Every team wants a first line forward. Every team yearns for a first line centre.
In Toronto, this is exponentially greater after the franchise has spent the better part of half a decade struggling, season after season, with Tyler Bozak as it's top pivot.
But there's something to say about looking around the league and admiring the recent dominance of young, capable defensemen.
In the last four NHL drafts, there have been defensemen taken inside the top 10 who are equally as integral to the makeup of their franchises as an Alex Galchenyuk or Alexsander Barkov.
Think Seth Jones. Think Dougie Hamilton. Think Rasmus Ristolainen. Think Jacob Trouba. Think Hampus Lindholm. Think Aaron Ekblad.
Think Morgan Rielly.
When the Leafs selected Rielly fifth overall, many cried for Filip Forsberg or Mikhail Grigorenko, and while Forsberg is coming off a strong season, there's little to complain about moving forward with Rielly handling the puck from the point.
This year, with Mitch Marner and Dylan Strome potentially available with the fourth overall pick, there's a "get one of them or bust" mentality for the centre-starved franchise (ignoring that William Nylander has thrived playing centre in one of the best professional hockey leagues in the world, and that Mitch Marner spent the majority of this season on the wing).
And while the two of them are phenomenal pieces, if the Leafs, or any other team walks away with Hanifin post-Eichel in this year's draft, they're drafting a potential first pairing defensemen who is near-NHL-ready, if not NHL-ready.
There is never a single need for a franchise, which is precisely why drafting for need is short-sighted. For a team like the Leafs, this couldn't hold truer as they enter a full-fledged rebuild.
On the Leafs' back-end (from this year's NHL roster), it looks as though only Jake Gardiner and Rielly will be around longterm, if Jake Gardiner is even in Shanahan's vision.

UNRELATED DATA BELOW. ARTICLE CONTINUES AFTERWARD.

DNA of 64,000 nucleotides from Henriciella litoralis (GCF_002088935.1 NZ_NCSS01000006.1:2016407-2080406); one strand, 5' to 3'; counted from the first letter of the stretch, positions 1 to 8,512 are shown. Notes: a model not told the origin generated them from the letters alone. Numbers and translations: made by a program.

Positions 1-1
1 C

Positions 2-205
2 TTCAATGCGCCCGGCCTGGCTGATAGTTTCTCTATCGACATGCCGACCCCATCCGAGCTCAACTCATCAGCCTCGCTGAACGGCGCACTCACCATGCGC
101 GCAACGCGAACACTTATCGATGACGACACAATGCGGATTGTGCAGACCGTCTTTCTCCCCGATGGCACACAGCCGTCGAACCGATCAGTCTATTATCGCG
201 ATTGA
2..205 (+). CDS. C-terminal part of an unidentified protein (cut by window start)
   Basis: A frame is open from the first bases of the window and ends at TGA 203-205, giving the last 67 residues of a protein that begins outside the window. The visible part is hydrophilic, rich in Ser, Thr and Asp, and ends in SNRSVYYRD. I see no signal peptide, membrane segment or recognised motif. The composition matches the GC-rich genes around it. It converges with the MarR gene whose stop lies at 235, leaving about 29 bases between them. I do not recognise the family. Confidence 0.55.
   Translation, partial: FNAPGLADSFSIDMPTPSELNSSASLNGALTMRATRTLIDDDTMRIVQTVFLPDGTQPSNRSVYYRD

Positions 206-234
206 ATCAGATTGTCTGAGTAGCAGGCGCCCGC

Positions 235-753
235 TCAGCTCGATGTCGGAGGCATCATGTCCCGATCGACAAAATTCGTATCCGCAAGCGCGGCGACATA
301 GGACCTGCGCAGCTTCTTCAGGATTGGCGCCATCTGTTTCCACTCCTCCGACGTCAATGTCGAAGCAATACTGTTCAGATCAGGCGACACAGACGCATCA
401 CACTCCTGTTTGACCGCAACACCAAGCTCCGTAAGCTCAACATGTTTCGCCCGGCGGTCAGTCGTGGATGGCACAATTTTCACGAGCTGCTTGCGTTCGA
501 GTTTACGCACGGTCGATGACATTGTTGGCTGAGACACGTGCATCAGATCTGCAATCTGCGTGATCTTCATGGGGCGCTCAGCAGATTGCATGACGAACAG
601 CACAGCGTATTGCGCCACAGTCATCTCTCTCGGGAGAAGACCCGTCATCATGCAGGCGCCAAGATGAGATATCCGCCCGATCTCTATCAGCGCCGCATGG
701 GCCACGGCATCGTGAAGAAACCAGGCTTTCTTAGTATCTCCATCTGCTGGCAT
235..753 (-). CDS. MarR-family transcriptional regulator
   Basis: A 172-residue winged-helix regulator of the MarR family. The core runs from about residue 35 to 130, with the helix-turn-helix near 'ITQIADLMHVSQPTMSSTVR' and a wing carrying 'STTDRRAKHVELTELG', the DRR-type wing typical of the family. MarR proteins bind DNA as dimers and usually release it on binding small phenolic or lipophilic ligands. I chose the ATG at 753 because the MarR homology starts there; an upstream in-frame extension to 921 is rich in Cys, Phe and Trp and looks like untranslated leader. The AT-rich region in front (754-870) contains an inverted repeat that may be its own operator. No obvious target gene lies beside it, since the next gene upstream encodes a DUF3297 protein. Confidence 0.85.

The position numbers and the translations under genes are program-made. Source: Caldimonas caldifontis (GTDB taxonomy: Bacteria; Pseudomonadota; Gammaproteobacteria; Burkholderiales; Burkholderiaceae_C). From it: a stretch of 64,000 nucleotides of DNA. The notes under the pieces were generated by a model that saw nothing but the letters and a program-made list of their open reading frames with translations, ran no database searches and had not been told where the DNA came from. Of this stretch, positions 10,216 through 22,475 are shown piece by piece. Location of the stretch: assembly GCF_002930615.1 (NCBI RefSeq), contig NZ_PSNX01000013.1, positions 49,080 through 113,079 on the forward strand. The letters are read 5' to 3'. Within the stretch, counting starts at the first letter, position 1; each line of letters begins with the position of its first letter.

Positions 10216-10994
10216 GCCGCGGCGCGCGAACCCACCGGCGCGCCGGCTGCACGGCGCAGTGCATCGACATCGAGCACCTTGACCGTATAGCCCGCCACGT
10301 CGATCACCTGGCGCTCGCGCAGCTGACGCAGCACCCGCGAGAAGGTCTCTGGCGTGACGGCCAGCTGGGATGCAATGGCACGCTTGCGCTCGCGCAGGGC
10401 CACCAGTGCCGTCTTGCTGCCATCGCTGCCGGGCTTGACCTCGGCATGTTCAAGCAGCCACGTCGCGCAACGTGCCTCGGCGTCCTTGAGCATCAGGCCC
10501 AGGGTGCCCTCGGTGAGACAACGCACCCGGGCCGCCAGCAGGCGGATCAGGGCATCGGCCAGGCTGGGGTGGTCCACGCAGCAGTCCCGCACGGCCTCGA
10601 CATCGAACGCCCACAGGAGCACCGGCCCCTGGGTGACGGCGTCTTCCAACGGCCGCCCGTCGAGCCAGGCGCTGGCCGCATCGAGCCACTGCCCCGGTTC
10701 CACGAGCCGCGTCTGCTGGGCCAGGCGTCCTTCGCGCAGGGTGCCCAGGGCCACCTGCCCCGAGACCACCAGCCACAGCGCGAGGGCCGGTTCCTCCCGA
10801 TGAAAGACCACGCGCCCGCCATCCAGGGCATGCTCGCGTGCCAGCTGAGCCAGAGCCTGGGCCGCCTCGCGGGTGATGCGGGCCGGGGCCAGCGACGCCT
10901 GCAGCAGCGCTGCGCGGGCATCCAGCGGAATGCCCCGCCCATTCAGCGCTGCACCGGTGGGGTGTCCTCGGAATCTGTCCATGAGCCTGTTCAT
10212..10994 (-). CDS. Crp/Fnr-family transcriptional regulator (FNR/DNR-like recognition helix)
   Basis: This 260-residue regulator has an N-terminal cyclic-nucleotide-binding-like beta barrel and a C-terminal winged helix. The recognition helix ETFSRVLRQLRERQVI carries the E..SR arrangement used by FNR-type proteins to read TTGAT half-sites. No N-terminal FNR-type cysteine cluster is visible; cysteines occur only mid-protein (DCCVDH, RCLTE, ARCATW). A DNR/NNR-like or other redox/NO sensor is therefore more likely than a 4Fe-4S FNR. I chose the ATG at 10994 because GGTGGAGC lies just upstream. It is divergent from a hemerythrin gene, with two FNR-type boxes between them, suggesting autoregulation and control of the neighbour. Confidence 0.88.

If Gardiner is moved, solidifying LD1 and LD2 with Rielly and Hanifin (in whichever order they earn), is an enticing option. If he isn't moved, having three left-handed shots who can skate and attack, with one on the ice at all-times, gives any club a dynamic back-end.
What the NHL team that drafts Noah Hanifin is getting, is a potentially elite NHL defensemen, who does it all, and with incredible pace.
And after years of being in the spotlight, scouts and pundits are still struggling to find flaws in his game. What he lacks, is a heavy point shot, which two of his counterparts, Zach Werenski and Ivan Provorov, both possess.
But there are flaws in each prospect's game, particularly when they've been watched closely since they were 14, as Hanifin has. Connor McDavid's shot is his biggest weakness too. Dylan Strome is an average skater. Mitch Marner will likely be one of the lightest top-five picks selected in the modern NHL.
What makes them special, is that none of these fallbacks inhibit them, and their other traits shine through.
This season, playing college hockey with players, two, three, four years older, Hanifin finished five points shy of Boston College's leading scorer, Alex Tuch (MIN).
His 23 points in 37 games were just two less than the team's leading scorer from the back end, Mike Matheson (who also played one more game), a former first round pick of the Florida Panthers who is three years older than Hanifin.
He has captained U.S. national teams at various levels internationally. He was the youngest ever Boston College Eagle, and arguably the team's best player.
And while he dictates the play offensively, it's his defensive tools that make him so mature for his age. He's not overly physical, despite his size, but he doesn't need to be because he thinks the game extremely well and his positioning is outstanding, two of the biggest areas most young defenders normally don't have full control of.
Through the neutral zone, he moves effortlessly with the puck and closes gaps extremely quickly without it.
He anticipates the game remarkably well to boot. And for what he lacks as a shooting threat, he makes up for by moving laterally along the blueline or carrying the puck deep into the offensive zone to get his shots on target, or use his unmatched passing ability in the 2015 draft class.
If he can work on adding an elusive, heavy release, it will be a welcome tool. If not, he's not going to be inhibited as an offensive threat because of it.
If your team walks away from the floor with Noah Hanifin in a draft deep enough to get him at fourth or fifth overall, you should be laughing.
Laughing while watching this:
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